How Do I Raise a Happy & Well-behaved Puppy?

Socialization, enrichment, and positive reinforcement puppy training are the secret formula to raising a happy and well-behaved puppy. “Puppy socialization” is a term thrown around a lot with dog owners and pet parents, but what does it actually mean from a dog training perspective?

Did you know?

This is the most influential stage of the puppy’s life is before 16 weeks and into relationships are formed, new experiences are more accepted, and learning occurs through play. A fear period occurs during this time from 8-10 weeks when puppies are extra sensitive to trauma and negative events (because in the “wild” mom would be encouraging more independence). So this is an essential function for their survival. This can be grooming, going to the vet, at a new dog park, loud cars or trucks, being injured by a dog or child, and so on.

It is a myth that socialization is exposing a new puppy to as many new things and environments as possible. While this is close, it’s not a good dog trainer would recommend.

There’s a lot of bad puppy socialization training information online and Fetch Worthy Dog Training aims to cut through the noise to provide new puppy parents through our Puppy Training Package. We focus on expert foundational puppy training advice using effective scientifically based training strategies.

“Crucial stages of a dog’s behavioral and cognitive development and learning, or developmental periods, should be the focus of dog trainers working with puppies.” 

Victoria Stilwell

What’s the best way to train a puppy?

Fetch Worthy Dog Training aims to cut through the noise to provide new puppy parents through our Puppy Training Package. We focus on expert foundational puppy training advice using effective scientifically based training strategies.

The goal of puppy socialization is to make *positive associations in the first 16 weeks with various stimuli like new people, places, sounds, animals, and environments. This includes vet visits, handling, and grooming! Learn what makes up the important parts of socialization to get it down right.

Using our guidelines will have a greater impact on your puppy socialization and training plan. Everyone wants a happy, confident, and emotionally stable dog so they can experience more freedom as a family group.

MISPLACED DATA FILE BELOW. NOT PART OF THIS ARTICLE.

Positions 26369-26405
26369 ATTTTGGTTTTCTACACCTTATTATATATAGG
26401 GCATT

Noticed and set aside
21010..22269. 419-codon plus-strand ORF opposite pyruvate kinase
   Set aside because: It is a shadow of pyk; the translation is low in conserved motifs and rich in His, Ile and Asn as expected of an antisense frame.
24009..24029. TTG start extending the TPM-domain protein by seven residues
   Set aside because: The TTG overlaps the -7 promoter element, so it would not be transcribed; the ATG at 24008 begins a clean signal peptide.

Active Observations

Observing how your dog responds to new stimuli by reading body language and your dog’s response is a skill. If any dog at any age is hiding, drooling, bolting to the end of the leash, shaking, clawing, or yelping, are stress indicators they have had enough. Avoid dismissing their experience or finding it amusing because the dog’s brain will create neural pathways of fear of that experience. The opposite of our goal.

It’s important to note that little differences are a BIG difference to dogs, like a man with a hat is different from just a man, or a tall man. A hardwood floor is different from a tile floor.

Make observations of all-new novel stimuli using this scale on a scale of 1-3.

  1. Patience Needed – Dog body language displays feel, freeze, or fight:
    • Ears back, tail tucked,
    • cowering, jumping,
    • whale eye, shaking,
    • nervously barking and etc.
    • Call us ASAP!
  2. Positive Progress Made – Dog displayed happy, relaxed behavior and displayed few stressed behaviors (body language), recovered quickly and accepted the positive association (food/treat)
  3. Going Swimmingly – Dog displayed curious, relaxed behavior, and explored the stimulus.
Aussie Doodle Puppy Sophia

Proactive Socialization

Good Things Happen Around Novel Stimuli

All-new encounters to stimuli should be positive for your dog. Do your best to provide good opportunities for positive experiences.